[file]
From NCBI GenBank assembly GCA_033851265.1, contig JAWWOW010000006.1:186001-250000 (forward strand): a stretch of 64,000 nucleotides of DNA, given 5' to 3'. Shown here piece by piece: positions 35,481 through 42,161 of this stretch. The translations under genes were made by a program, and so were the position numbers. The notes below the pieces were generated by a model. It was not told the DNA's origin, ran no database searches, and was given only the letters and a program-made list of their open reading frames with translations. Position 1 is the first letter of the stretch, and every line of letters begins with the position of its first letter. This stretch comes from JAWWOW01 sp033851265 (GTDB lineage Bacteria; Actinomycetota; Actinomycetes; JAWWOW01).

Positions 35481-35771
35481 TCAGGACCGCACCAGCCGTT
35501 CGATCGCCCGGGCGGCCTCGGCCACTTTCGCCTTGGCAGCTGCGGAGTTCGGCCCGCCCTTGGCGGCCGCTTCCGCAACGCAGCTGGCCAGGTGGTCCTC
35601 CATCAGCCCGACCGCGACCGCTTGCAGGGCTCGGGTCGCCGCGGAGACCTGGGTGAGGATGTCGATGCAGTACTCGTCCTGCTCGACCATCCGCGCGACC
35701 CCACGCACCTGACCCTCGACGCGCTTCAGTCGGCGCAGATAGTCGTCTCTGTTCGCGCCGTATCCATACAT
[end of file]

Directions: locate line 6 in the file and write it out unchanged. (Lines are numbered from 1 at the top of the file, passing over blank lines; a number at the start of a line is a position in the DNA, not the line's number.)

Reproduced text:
35701 CCACGCACCTGACCCTCGACGCGCTTCAGTCGGCGCAGATAGTCGTCTCTGTTCGCGCCGTATCCATACAT